The Fly-Fisher's Craft: The Art and History
Noted angling author Darrel Martin brings his decades of research, hundreds of color photos, and years of experimentation to bear on the fascinating evolution of fly fishing contrivances, from the practical to the fanciful, from the dawn of written history until today. Martin shows where these technologies were first documented, why they came to be, and details how even today we can burnish our own handmade hooks, furl a horsehair leader, and fashion a functioning rod from readily available wood. He also documents the intriguing art and evolution of fly tying in particular detail, from the earliest documented methods and materials to some of today’s most modern patterns, which still inevitably draw on the pedigree of their ancient forebears. What’s more, all of these natural marvels still work today, just as they did when Izaak Walton retired to compose his classic treatise, The Compleat Angler.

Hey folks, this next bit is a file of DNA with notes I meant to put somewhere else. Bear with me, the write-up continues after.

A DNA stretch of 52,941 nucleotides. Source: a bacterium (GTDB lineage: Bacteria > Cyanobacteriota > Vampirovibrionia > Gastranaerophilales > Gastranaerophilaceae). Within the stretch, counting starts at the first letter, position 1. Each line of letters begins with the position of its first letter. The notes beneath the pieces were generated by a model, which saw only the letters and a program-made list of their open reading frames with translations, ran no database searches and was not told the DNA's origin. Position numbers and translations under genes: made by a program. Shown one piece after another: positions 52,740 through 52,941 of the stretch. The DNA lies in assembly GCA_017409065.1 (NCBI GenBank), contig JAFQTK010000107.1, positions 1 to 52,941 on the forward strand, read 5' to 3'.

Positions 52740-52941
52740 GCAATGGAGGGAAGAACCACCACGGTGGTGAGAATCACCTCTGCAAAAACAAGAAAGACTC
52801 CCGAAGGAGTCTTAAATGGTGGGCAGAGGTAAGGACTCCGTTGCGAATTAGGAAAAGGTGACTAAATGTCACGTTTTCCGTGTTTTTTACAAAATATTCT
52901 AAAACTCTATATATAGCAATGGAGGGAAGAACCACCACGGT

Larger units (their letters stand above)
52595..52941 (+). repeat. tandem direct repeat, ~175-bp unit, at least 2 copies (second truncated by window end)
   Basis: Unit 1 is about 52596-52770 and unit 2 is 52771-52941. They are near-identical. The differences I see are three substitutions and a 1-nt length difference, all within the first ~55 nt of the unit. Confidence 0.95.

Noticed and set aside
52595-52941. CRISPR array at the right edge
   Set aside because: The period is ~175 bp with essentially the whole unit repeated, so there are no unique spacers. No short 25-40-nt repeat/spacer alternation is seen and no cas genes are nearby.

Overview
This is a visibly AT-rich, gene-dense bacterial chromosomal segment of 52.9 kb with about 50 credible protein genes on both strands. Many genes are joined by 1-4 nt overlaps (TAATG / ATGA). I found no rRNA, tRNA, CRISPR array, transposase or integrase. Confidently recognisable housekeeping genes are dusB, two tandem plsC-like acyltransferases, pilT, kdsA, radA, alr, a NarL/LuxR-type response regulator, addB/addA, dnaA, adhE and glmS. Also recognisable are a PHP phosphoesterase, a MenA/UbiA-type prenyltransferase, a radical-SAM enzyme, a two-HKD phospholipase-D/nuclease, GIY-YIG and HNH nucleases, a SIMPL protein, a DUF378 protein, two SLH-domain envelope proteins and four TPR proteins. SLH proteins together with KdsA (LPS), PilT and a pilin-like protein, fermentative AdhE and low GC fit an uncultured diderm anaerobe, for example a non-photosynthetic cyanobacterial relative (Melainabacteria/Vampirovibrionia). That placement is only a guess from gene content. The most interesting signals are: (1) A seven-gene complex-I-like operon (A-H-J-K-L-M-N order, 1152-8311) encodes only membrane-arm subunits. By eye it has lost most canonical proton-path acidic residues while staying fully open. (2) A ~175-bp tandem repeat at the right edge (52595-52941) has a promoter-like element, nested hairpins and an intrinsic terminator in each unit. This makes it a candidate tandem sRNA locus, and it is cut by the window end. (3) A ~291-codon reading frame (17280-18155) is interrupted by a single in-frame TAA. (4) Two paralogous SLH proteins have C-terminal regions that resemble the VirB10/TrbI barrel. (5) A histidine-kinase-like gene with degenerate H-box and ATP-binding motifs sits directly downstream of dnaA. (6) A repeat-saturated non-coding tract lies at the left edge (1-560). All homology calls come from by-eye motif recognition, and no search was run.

In The Fly-Fisher’s Craft,
we discover that everything old is new again, that good ideas never die, and that the surprising sophistication and wisdom of those who came before have never been more relevant for today’s practitioners of the gentle art of fly fishing.